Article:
The UK’s late payment problem is getting worse every year, according to new research from P2P business lender MarketInvoice – and the majority of invoices are now settled late.
The report – which tracked over 30,000 invoices across five years and 80 countries – has revealed that some 62 per cent of UK SME’s invoices are paid after the due date, with one in five not settled until two weeks after they fall due.
The scale of late payment in Britain is much worse than in other major economies, with only one in four invoices settled tardily by firms in other European countries. Debtors in Belgium pay invoices an average of 4.1 days early, while Irish firm owners pay exactly on time.
The data also show the problem getting better when it comes to firms in the rest of Europe paying British ones at the same time as it gets worse between companies in the UK. In 2013, only 45 per cent of UK firms’ small business invoices were paid late, rising to half in 2014 before climbing to its current high. In contrast, the proportion of EU invoices paid late was 60 per cent in 2013, falling to 40 per cent last year.
Average number of days early or late debtors pay small British firms:
Japan: 6.5 days early
Belgium: 4.1 days early
Netherlands: 3.0 days early
Switzerland: 0.8 days early
Germany: 0.5 days early
Ireland: 0.1 days early
Denmark: 1.2 days late
China: 1.9 days late
Finland: 3.4 days late
UK: 5.85 days late
France: 6.1 days late
USA: 7.1 days late
Canada: 12.0 days late
Poland: 12.0 days late
Israel: 13.5 days late
UAE: 14.3 days late
South Africa: 16.5 days late
Mexico: 18.6 days late
Australia: 26.4 days late
MarketInvoice CEO Anil Stocker said: “Late payment is a silent but significant killer of UK businesses. Clearly this is a massive problem. That other similar economies are so significantly outperforming us should be both a cause of concern and optimism – there is clearly lots of room for things to get better; and lots of places where we can learn how to make things better.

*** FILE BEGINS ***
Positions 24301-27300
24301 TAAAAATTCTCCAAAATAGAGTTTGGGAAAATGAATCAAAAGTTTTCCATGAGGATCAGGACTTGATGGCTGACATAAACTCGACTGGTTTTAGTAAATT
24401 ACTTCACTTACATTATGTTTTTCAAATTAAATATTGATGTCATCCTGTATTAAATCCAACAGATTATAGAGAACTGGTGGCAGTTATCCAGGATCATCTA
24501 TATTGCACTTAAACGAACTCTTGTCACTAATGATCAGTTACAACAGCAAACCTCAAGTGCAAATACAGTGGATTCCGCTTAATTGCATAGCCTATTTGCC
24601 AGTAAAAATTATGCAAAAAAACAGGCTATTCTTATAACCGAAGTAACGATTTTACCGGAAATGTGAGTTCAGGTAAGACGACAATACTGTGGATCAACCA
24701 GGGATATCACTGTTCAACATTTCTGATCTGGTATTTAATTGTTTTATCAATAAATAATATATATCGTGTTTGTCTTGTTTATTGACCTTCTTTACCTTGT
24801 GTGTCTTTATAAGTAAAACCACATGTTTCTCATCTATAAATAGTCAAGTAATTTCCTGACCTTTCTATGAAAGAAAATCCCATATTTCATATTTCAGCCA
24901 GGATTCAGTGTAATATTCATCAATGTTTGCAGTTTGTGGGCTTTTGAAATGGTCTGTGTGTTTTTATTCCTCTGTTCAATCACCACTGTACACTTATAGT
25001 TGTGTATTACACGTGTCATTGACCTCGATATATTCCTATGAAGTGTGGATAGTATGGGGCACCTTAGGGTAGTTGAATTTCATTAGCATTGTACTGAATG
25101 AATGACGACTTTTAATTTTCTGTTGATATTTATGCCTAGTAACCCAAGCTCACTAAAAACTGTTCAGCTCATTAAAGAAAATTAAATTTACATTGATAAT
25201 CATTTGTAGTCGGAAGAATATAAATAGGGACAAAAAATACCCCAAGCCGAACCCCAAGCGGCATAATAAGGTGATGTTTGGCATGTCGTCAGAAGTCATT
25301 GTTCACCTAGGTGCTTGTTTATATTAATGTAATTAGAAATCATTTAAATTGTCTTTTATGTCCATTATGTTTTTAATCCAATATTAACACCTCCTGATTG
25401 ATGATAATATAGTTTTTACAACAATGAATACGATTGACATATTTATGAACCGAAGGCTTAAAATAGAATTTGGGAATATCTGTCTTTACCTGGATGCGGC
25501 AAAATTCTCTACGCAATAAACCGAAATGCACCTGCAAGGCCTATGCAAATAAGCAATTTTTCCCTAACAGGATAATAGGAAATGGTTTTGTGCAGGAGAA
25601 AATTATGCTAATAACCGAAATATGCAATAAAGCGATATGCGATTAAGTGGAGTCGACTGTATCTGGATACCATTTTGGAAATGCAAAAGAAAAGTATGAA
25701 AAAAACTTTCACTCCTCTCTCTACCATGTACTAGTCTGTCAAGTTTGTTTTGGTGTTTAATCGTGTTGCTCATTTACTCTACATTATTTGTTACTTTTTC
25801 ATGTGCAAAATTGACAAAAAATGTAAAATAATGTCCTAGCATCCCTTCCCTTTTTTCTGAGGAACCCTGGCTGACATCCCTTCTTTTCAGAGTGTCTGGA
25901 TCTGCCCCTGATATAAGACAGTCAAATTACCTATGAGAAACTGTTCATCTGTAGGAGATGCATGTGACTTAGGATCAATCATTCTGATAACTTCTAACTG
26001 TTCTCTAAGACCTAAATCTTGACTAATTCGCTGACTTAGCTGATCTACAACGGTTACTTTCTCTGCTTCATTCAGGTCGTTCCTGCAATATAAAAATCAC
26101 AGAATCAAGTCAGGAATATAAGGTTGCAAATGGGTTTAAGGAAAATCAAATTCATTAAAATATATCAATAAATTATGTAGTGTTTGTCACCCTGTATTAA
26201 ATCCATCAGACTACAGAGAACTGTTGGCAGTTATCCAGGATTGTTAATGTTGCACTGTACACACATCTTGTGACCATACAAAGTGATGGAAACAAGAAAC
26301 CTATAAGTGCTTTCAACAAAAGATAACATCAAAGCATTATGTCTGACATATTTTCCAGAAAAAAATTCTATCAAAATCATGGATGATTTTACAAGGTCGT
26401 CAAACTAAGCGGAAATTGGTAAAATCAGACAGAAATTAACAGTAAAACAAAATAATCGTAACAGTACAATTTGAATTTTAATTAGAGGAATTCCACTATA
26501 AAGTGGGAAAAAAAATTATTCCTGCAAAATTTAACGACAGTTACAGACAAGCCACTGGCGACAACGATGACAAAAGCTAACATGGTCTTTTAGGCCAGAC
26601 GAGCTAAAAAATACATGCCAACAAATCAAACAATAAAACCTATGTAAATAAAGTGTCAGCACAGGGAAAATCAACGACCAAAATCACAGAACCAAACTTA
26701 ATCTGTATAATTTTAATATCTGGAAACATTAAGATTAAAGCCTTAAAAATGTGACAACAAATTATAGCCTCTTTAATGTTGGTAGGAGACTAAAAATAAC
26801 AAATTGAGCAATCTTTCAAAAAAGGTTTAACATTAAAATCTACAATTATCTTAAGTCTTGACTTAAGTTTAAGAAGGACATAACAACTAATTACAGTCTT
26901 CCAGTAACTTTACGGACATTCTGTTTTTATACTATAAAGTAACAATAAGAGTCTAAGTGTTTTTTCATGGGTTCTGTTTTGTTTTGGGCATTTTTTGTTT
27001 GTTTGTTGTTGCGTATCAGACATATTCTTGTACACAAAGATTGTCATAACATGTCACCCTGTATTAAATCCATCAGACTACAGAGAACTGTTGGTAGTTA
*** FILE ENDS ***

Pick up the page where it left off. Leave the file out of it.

“For now, hundreds of thousands of small business will be feeling bullied by their large customers. They will feel their cashflow squeezed, making it harder for them to hire new staff, compete for new projects and get on with the day-to-day running of their business.”
The findings suggest that banks are the most reliable creditors – with finance the only industry where more invoices were paid early than late in 2015. In contrast, the worst offenders when it comes to tardy payments are retailers, where accounts departments finally cough up an average of 10.7 days late.
Laura Magee, a senior consultant at supply chain consultancy Crimson & Co, argued that policy to combat this has been inadequate. She said: ”There is little protection for a company when it comes to long term payments.
“The Grocery Code has gone some way to offer cash flow security, but it only protects suppliers who provide goods for resale rather than all suppliers of goods and services. Since supplier relationships often involve unequal balances of power, it is up to the management of a supermarket or large supplier to decide whether they want to exploit their position or to take a positive partnership approach.”
The picture painted of the way SME owners pay other small businesses was also worrying. The average late payment in this category is 15.9 days overdue, while the third of small firm bosses settling invoices early jeopardise working capital by paying more than two weeks in advance.
Is late payment crippling your business? Don’t miss this guide to how using the right technology can help.
Sign up to our newsletter to get the latest from Business Advice.